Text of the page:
A federal judge in Texas overturned a rule that allows teens to access birth control without their parents’ consent from providers participating in a federal family planning program.
U.S. District Judge Matthew Kacsmaryk’s ruling on Tuesday likely means that teens receiving care under the Title X family planning program may no longer do so confidentially.
Kacsmaryk ruled that the Title X program, which offers free and confidential contraceptives, cancer screenings, and other services to millions of low-income people, violates parents’ constitutional right to decide how their children are raised.
According to the Department of Health and Welfare, Title X clinics are often the only continuous source of healthcare and health education for the people who use them.
Kacsmaryk, nominated by former President Trump in 2017 and confirmed in 2019, is a former lawyer for a Christian legal group that helped companies fight against contraceptive regulations.
Advocacy groups in the area of reproductive medicine condemned the verdict and said it could have far-reaching consequences.
“Reproductive rights opponents aren’t content to overthrow ROE — they want to take birth control away from young people and restrict access to basic sexual and reproductive healthcare wherever they can,” said Alexis McGill Johnson, president and CEO of Planned Parenthood.
“This ruling threatens the health and lives of young people who may be denied the opportunity to access the healthcare they need to live healthy lives,” she said.
Clare Coleman, president and CEO of the National Family Planning and Reproductive Health Association, drew a straight line from the Roe v. Wade case to the attacks on the Title X program.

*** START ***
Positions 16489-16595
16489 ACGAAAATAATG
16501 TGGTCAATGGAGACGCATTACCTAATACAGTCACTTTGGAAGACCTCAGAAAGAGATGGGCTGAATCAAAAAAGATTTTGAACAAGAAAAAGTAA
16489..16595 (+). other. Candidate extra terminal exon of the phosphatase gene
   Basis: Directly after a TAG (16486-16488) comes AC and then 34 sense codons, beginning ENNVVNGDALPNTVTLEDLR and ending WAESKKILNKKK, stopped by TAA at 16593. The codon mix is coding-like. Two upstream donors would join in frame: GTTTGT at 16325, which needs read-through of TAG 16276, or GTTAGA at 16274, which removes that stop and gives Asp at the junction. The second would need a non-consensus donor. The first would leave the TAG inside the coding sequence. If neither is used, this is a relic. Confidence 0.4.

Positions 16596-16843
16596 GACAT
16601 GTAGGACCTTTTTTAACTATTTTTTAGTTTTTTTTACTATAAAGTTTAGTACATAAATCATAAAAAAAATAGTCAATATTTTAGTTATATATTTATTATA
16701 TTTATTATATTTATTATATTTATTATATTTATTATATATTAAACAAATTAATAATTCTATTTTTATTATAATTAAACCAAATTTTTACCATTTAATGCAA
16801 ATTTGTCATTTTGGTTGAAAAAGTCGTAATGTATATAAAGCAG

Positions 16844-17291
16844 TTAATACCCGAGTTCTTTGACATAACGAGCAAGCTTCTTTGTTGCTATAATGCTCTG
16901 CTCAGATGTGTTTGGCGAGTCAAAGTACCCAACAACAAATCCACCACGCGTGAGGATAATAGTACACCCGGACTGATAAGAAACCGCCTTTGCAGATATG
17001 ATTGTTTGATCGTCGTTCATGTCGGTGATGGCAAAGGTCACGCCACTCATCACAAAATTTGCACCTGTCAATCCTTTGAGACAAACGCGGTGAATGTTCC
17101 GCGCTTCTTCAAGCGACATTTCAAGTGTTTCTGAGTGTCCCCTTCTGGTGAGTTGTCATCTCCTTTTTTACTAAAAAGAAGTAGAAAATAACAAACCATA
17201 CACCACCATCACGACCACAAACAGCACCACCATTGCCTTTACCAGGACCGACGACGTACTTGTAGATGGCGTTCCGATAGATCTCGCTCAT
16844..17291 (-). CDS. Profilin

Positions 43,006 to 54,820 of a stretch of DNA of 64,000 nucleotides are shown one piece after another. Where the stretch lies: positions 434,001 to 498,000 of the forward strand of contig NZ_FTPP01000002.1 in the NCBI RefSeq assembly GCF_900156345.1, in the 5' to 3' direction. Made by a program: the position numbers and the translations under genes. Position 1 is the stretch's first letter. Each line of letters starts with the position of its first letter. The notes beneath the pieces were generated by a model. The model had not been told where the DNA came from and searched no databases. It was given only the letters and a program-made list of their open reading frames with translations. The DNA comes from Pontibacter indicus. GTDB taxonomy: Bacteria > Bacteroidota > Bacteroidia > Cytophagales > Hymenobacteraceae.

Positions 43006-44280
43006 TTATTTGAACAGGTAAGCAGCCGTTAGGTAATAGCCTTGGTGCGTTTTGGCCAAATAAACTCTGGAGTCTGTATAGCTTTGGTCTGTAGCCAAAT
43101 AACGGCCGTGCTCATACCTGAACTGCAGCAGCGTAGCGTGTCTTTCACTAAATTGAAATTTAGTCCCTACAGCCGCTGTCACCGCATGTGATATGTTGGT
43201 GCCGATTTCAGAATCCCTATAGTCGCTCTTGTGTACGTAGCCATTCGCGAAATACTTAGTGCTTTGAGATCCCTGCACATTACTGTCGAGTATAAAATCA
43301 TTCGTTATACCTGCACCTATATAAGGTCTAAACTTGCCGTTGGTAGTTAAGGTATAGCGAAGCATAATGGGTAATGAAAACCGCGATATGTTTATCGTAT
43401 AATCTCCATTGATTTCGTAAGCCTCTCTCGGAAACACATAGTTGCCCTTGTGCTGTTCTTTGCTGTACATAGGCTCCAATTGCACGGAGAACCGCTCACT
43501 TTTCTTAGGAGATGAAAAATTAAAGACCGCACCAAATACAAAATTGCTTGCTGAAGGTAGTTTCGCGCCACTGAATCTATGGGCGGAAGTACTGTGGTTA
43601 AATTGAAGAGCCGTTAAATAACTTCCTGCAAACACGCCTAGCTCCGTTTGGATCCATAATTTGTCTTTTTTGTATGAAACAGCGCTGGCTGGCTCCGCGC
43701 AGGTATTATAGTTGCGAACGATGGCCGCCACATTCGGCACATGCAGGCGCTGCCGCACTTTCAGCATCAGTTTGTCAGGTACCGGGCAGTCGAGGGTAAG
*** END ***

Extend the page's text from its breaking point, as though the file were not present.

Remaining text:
“Despite the fact that the right to access contraceptives is protected in the US Constitution for everyone, including adolescents, this ruling is intended to create the basis for reversing that right,” Coleman said in a statement.
“Title X-funded providers are seen as highly trustworthy sources of health information for their patients, and not having access to confidential care blocks young people from a key path to essential health services,” she added.
The case was discussed by Jonathan Mitchell, the former Texas attorney general, who wrote the state’s controversial abortion law, which banned the procedure after around six weeks and allows any private citizen to sue doctors or abortion clinic employees.
Mitchell also filed the successful lawsuit to challenge ObamaCare’s rule that requires insurers and employers to cover drugs to prevent HIV.
Mitchell represented a man named Alex Deanda who said he “raised each of his daughters in accordance with Christian teaching on sexuality, which requires that unmarried children abstinence and abstain from sexual intercourse until marriage.”
In the complaint, Deanda argued that the Title X program affected parents’ ability to raise their children in accordance with their own religious values.
Deanda said he “wants to be informed if any of his children have access to or are trying to access prescription contraceptives and other family planning services. And he doesn’t want his kids to receive or consume these drugs or services unless he agrees.”
Kacsmaryk issued a summary judgment on Dec. 8, and on Tuesday he issued a final decision overturning the confidential portion of the Title X law, although he did not issue an injunction prohibiting clinics from preventing minors without parental consent.